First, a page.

Minister of State at the Department of Public Enterprise (Mr. Jacob): Information on Joe Jacob Zoom on Joe Jacob Deputy Stanton asked about peat resources. I am glad I did not give a definitive answer earlier. I have now had the opportunity to check. Bord na Móna estimates that the following peat resources are available: 65 million tonnes in the five developed locations that serve the existing peat-fired power generating stations; and 25 million tonnes at the east midland bog group which serves Ireland's newest peat-fired power generating plant at Edenderry. Based on current usage, it is estimated that the available resources can service power generation for at least 30 years. Without a PSO levy the peat plants would not be economically viable. It is the ESB's view that when the period of PSO is completed, peat-fired power generation plants will be closed.

Mr. Stagg: Information on Emmet Stagg Zoom on Emmet Stagg They will outlive even Deputy John Bruton at that rate.

[1494]Mr. Jacob: Information on Joe Jacob Zoom on Joe Jacob Deputy Stanton also raised the possibility of using peat-firing technology to produce electricity from renewable sources such as wood trimmings and wood waste. I agree with him that this is a very exciting prospect. As far as I am aware the same technology now being contemplated for the new peat stations will also be able to burn wood to produce electricity.

The issues that arise are costs in relation to harvesting, transport and disposal of waste. The latter is quite a problematic issue as I have learned from discussions with people in other countries. This is one of the new areas of possible development that the new authority will be able to examine and report on. It was my great pleasure on Monday last to draw to the attention of a roomful of renewable energy developers the fact that the Irish Energy Centre has produced a document for public consultation on research and development into renewable energy. The Renewables Research and Development Programme has funding of €16.25 million up to 2006. There are, therefore, plenty of financial resources to be used for forward planning and the important area of research and development.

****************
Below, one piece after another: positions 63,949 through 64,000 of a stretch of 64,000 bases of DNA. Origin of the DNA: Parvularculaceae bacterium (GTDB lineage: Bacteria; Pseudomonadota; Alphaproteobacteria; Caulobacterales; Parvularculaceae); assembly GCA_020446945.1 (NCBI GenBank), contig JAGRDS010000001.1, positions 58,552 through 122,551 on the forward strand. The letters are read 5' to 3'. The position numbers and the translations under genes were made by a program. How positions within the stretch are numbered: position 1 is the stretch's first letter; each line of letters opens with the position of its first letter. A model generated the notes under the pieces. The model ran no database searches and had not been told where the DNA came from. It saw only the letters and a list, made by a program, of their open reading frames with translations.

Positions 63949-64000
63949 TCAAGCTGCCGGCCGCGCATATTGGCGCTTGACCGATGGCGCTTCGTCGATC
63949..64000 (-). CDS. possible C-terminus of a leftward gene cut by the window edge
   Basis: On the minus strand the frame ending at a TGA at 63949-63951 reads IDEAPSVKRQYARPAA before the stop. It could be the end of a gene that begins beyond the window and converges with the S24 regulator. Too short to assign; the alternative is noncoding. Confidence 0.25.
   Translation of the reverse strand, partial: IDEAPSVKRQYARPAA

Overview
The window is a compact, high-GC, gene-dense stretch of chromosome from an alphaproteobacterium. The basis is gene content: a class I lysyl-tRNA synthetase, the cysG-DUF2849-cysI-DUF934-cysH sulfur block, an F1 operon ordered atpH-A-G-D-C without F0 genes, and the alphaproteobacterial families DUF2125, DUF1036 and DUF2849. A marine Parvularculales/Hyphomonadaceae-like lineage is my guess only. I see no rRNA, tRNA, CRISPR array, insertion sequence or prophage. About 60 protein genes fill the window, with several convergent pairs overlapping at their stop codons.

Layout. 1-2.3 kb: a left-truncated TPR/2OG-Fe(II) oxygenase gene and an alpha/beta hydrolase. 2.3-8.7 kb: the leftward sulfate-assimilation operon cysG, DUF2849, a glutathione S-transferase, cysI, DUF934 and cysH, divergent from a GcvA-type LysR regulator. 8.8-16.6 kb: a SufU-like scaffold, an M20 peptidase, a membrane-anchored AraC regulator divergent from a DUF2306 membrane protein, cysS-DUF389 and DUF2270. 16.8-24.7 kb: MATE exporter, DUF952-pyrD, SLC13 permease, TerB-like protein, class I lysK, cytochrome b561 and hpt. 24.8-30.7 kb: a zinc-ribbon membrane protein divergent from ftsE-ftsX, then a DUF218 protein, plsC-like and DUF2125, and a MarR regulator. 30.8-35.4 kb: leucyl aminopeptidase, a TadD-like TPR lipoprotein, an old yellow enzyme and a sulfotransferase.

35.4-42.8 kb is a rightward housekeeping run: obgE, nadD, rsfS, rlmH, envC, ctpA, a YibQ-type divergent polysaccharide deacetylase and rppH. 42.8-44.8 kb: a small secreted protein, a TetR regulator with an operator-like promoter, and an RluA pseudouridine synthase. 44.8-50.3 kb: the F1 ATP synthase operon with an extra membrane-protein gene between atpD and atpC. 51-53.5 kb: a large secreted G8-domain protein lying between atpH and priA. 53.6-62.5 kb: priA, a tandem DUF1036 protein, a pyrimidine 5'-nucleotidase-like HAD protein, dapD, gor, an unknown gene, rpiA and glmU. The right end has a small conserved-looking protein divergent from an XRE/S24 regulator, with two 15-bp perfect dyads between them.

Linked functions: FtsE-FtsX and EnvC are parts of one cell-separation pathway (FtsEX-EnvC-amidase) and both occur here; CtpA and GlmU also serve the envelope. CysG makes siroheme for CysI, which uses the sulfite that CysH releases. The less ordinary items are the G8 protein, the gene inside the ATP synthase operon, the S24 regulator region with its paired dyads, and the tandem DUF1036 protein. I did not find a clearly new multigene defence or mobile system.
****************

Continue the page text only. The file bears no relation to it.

The Deputy mentioned Sweden. Comparing our timber resources to those of Sweden is like comparing apples and oranges because Sweden has such huge resources. Notwithstanding that, we have resources here, and should have in the future. Our land area under forest is between 7% and 9%. That was certainly the case four or five years ago when I was particularly involved and it may have increased by a couple of percentage points since then. At that time the European average was about 25%. Sweden has huge resources and harvesting timber there is tantamount to a mining operation. They just go in and extract the timber. What is positive is that the Swedish Government has taken the decision to withdraw from nuclear energy production and to major in biomass and other forms of energy production. As Deputy Sargent will know, it has 12 nuclear plants. It has just completed the decommissioning of one of those plants. The timespan for doing that was something like three years and there is a 30-year timescale for decommissioning its entire nuclear plant. That is a positive move and we can take example from countries such as Sweden in this regard.